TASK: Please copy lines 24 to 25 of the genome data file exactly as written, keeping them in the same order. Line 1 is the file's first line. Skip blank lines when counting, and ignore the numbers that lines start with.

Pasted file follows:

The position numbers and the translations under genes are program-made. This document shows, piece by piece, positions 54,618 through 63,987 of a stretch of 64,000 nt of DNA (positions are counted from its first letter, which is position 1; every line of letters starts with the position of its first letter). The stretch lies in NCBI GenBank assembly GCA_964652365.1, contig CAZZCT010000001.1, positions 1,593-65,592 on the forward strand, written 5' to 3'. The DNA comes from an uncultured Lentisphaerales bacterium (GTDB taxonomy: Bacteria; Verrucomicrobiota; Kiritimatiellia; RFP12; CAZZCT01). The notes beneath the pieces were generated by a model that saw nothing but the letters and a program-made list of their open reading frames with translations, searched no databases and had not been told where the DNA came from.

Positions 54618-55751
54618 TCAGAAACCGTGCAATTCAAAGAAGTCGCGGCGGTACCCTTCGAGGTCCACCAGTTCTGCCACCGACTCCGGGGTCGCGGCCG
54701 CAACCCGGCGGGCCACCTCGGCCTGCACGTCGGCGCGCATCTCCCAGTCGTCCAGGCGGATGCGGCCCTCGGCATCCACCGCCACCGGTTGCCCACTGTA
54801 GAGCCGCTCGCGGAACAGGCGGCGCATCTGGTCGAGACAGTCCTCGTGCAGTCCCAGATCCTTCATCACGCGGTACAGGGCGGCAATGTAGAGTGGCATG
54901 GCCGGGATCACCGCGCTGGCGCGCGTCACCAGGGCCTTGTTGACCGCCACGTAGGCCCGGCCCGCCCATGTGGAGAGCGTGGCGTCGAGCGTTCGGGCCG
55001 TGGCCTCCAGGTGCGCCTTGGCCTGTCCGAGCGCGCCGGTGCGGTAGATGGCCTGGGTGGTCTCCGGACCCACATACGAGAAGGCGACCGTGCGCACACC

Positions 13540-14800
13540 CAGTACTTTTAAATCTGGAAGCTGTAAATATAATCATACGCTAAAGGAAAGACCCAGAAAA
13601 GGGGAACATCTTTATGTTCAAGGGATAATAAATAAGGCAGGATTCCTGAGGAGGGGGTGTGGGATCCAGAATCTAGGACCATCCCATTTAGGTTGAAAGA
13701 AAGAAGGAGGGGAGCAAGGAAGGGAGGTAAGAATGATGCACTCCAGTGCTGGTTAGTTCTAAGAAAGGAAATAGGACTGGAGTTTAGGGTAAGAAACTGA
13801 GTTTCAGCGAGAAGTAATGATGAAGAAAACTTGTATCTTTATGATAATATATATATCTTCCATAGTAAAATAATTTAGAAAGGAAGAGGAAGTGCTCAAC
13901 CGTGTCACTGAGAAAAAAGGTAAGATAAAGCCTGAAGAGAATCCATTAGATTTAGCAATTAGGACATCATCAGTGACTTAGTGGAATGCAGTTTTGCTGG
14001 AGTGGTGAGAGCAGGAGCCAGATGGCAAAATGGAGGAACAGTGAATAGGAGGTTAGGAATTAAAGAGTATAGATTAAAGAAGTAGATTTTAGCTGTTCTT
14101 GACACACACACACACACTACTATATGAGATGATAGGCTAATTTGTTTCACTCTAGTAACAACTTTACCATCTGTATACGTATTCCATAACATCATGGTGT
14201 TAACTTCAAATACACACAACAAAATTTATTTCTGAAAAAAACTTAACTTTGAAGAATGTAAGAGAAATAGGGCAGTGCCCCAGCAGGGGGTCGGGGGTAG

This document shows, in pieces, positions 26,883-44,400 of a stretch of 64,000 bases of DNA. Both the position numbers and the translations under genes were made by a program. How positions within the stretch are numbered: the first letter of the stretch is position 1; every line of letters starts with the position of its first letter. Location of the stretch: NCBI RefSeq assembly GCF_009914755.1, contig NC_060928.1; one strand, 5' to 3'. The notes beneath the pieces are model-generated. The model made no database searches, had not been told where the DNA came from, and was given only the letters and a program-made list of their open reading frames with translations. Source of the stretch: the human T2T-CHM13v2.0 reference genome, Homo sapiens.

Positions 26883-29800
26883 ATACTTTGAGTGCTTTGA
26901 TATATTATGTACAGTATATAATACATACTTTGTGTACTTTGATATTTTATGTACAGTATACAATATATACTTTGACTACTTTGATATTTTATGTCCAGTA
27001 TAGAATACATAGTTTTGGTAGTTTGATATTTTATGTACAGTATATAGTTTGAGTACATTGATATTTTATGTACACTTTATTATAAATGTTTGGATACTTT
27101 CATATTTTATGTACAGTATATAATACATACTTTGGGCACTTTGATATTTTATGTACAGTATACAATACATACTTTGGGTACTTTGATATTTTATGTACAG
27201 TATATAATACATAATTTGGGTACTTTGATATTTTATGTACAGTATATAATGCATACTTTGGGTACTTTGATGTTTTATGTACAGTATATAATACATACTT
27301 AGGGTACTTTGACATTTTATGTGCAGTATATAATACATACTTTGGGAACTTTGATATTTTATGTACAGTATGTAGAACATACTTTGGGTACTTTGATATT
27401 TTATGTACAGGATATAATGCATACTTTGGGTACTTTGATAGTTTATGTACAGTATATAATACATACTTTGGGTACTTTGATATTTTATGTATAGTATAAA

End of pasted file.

27301 AGGGTACTTTGACATTTTATGTGCAGTATATAATACATACTTTGGGAACTTTGATATTTTATGTACAGTATGTAGAACATACTTTGGGTACTTTGATATT
27401 TTATGTACAGGATATAATGCATACTTTGGGTACTTTGATAGTTTATGTACAGTATATAATACATACTTTGGGTACTTTGATATTTTATGTATAGTATAAA